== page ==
In a setting the mixes people and machines, safety is always a factor. But who’s in charge of safety? “To some extent, we’re all responsible for safety. Safety is in everyone’s interest, from a moral perspective and an economic perspective,” said Pestoni. “You don't want accidents. There are some aspects of safety that only the robot manufacturer can do – like optical detection. You can use computer vision and other techniques to make sure you don’t bump into things. Emerging standards are also covering safety.”

Beyond the built-in safety provided by the robot manufacturer under standards, other players in the work environment contribute. “The system integrator is on-site getting a sense of where there is high traffic. You look at how you can set up the robot to avoid it if possible,” said Pestoni. “A warehouse with a restroom and sometimes has a line before lunch. You can anticipate that situation and have the robots avoid that area.”

In addition to site-based safety, the platform that controls the robots also has a role in safety. “With our platform, we have data. We can report on a near miss where two things came too close. Maybe it’s a robot and a person, a robot and a shelf, or two different robots. That data is super-valuable for continuously improving safety,” said Pestoni.

The Workforce Beyond 2022

Today, e-commerce and warehouse centers are tripping over each other to automate more tasks. They can find enough people to do the automated job. In response, company leaders will ask incoming workers, ‘Would you like to join us to be the boss of a fleet of robots?’ “That sounds interesting for the next generation who are already tied to a screen,” said Pestoni.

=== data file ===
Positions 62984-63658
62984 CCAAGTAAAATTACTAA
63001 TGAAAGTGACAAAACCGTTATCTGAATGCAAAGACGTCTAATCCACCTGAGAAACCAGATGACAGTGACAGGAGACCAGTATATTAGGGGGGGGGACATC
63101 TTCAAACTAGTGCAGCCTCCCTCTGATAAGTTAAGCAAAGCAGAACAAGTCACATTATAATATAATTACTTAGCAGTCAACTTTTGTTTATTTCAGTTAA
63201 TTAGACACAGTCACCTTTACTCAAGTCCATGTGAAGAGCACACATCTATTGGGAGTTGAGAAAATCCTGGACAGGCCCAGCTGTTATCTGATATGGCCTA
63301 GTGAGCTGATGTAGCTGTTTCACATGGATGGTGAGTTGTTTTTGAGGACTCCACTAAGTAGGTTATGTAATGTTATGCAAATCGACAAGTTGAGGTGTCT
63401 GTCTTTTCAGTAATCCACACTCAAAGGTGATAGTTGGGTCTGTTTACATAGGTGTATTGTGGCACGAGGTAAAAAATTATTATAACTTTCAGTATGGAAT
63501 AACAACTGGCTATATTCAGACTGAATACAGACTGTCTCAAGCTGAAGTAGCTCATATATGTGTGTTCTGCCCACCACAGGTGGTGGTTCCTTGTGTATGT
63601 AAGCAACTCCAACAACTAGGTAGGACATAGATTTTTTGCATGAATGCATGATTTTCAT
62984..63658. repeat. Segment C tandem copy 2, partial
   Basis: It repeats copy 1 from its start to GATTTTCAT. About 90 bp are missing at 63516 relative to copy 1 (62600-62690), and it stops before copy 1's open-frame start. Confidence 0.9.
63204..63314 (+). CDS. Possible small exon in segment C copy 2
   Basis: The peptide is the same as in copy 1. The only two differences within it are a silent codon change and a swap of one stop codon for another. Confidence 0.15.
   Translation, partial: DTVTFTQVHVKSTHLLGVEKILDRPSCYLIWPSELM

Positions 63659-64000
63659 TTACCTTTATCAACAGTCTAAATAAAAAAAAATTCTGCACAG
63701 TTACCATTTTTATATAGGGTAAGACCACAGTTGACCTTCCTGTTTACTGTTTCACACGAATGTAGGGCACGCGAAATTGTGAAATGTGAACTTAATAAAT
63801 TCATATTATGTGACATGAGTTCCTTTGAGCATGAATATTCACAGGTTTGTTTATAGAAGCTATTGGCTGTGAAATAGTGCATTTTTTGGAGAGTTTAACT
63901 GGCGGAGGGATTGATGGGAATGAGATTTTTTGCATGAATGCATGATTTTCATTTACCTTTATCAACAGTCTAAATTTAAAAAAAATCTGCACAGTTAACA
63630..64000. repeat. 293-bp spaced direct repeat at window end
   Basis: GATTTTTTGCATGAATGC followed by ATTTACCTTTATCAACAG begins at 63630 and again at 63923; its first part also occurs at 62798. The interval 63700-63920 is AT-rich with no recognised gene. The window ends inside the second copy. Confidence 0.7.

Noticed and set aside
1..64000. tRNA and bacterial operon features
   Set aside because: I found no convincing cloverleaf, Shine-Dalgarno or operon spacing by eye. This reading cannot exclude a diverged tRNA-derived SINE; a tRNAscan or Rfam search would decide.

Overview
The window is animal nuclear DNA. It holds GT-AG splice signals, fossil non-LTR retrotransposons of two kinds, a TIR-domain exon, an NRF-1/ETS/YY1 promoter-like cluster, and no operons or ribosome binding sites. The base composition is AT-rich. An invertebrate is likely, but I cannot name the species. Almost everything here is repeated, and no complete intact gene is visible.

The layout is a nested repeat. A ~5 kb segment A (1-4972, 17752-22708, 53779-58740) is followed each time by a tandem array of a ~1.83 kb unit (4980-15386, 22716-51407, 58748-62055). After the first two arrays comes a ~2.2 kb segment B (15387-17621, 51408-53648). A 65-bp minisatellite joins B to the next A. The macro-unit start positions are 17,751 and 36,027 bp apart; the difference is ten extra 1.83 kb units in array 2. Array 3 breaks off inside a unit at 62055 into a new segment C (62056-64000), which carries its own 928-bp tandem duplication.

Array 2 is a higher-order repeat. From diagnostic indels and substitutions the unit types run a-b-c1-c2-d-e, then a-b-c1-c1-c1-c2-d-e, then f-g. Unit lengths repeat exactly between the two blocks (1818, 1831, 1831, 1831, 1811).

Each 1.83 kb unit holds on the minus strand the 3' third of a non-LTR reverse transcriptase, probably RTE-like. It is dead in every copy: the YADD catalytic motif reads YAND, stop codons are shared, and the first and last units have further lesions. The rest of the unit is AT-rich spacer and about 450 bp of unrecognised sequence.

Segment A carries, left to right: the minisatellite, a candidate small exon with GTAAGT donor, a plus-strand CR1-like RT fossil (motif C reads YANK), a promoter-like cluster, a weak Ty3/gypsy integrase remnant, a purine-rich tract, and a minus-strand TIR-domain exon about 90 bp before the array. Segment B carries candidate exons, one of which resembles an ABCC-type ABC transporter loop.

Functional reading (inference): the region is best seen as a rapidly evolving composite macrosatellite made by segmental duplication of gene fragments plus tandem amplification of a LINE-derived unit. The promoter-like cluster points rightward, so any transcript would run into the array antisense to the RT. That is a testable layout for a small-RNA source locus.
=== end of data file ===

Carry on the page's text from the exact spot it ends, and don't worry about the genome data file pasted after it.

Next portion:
Pestoni sees the machine/human connection expanding beyond the obvious workplaces of factories and warehouses. “Agriculture has become a great place for automation, and not just big ag,” said Pestoni. “Automation is more important for small independent farmers. You can create a farm that runs itself.”

Other industries are likely to follow suit. “I would bet on construction next. What agriculture and construction have in common is they’re physical. You can offload certain tasks to the robots,” said Pestoni. “We'll see the private space industry go beyond orbit. Robot missions to the moon, and setting up a space station will be done by robots. They can operate comfortably in a vacuum.”

About the Author(s)

Rob Spiegel

Rob Spiegel serves as a senior editor for Design News. He started with Design News in 2002 as a freelancer and hired on full-time in 2011. He covers automation, manufacturing, 3D printing, robotics, AI, and more.

Prior to Design News, he worked as a senior editor for Electronic News and Ecommerce Business. He has contributed to a wide range of industrial technology publications, including Automation World, Supply Chain Management Review, and Logistics Management. He is the author of six books.

Before covering technology, Rob spent 10 years as publisher and owner of Chile Pepper Magazine, a national consumer food publication.

As well as writing for Design News, Rob also participates in IME shows, webinars, and ebooks.